For all you wannabe Spicolis out there, I'm not talking about the wacky tobacky -- I'm talking about Potash (NYSE:POT). The world's leader in potash production, Potash just announced higher expected earnings for the second quarter of 2005.

In raising guidance from between $1 and $1.25 to between $1.40 and $1.50, Potash confirmed what fertilizer-industry watchers already knew -- an excellent spring has kept fertilizer prices red-hot. Better yet, production and distribution costs like natural gas and freight shipping have flattened out and in some cases declined.

So let's see. strong demand, record or near-record prices, and stabilizing costs. Sounds pretty good, doesn't it?

While ammonia, urea, and phosphate prices are marching toward 15-year highs, potash is already there, and Potash Corp is the No. 1 provider of the stuff in the world, controlling about 25% of the world's capacity.

In just two years' time, the price of potash has climbed by about 75%. Why? Because global capacity is extremely tight, and yet farmers want and need ever-increasing amounts of fertilizer. While Potash and other producers are working to bring more capacity online, so far demand is winning the race with supply.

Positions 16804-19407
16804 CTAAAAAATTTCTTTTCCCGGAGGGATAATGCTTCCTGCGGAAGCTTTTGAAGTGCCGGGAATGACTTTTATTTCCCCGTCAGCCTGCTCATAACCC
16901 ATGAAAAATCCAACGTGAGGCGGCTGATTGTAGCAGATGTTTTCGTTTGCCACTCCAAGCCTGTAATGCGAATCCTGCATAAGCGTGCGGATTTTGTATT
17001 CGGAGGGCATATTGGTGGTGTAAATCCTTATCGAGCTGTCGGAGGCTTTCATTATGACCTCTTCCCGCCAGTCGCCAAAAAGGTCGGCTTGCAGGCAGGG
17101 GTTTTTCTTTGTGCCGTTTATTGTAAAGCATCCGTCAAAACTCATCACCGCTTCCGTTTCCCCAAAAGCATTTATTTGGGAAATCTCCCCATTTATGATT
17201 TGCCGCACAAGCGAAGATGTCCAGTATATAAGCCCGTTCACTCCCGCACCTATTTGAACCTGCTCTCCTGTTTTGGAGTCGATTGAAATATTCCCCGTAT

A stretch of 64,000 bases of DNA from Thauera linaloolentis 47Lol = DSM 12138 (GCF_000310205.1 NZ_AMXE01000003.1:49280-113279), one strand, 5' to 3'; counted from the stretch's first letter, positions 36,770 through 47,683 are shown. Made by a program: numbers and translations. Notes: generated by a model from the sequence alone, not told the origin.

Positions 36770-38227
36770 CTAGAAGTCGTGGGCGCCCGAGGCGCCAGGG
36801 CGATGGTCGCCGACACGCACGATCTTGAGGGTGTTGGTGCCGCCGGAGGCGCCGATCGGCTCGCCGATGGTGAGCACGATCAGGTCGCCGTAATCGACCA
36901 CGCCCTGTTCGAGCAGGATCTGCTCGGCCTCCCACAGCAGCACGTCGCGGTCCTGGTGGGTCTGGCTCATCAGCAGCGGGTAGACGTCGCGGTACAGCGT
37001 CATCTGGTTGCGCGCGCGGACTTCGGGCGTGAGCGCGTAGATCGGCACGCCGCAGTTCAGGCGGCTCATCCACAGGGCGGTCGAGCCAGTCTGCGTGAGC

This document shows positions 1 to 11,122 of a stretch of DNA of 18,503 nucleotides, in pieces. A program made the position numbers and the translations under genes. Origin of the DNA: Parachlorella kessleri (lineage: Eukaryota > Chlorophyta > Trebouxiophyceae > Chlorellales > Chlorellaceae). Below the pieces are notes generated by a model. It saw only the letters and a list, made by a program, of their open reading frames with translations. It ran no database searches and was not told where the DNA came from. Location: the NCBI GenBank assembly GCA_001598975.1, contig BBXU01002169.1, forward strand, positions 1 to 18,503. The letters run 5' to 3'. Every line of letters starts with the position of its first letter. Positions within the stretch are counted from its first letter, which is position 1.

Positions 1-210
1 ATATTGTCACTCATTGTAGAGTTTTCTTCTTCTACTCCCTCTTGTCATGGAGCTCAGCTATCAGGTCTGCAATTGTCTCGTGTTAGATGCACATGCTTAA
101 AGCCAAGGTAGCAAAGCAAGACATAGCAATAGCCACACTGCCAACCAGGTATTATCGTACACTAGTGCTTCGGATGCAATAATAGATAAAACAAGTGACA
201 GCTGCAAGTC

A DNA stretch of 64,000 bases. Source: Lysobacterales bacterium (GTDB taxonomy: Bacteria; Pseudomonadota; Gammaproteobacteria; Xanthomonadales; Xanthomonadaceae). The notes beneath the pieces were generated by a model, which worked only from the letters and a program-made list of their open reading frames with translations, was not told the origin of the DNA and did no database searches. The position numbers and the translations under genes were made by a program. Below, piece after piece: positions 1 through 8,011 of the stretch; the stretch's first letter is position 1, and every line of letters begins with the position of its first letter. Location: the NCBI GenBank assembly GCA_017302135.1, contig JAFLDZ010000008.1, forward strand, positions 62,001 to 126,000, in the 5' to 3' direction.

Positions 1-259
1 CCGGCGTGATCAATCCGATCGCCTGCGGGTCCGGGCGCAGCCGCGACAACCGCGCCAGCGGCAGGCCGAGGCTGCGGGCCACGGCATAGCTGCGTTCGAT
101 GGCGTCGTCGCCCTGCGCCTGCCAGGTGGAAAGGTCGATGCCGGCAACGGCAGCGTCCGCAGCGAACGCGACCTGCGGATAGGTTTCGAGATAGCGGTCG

Further, given that two-thirds of all the potash in the world comes from just two countries (Canada and Russia) and it takes about four years to bring up a new mine, it would seem that supply will be tight for at least a few more years.

Fertilizer is a cyclical business, and Potash stock has been on a rocket ride since early 2003. Even in 2005, when other cyclicals have been smacked down, Potash keeps pushing ahead. That said, I'm not sure I'd be buying much POT today.

While estimates keep going up in sync with potash and other fertilizer prices, the stock is trading at about 20 times forward estimates. That's a pretty steep multiple for me, given that I like to buy high-quality cyclical companies at no more than a low-teens forward valuation.

My hat's off to investors who choose to jump on and ride the cycle, but I think I'll stay on the sidelines. I have no doubt that strong demand and tight supply will fuel strong financial performance, but it looks to me like a lot of that is already baked into the stock.

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Fool contributor Stephen Simpson has no financial interest in any stocks mentioned (that means he's neither long nor short the shares).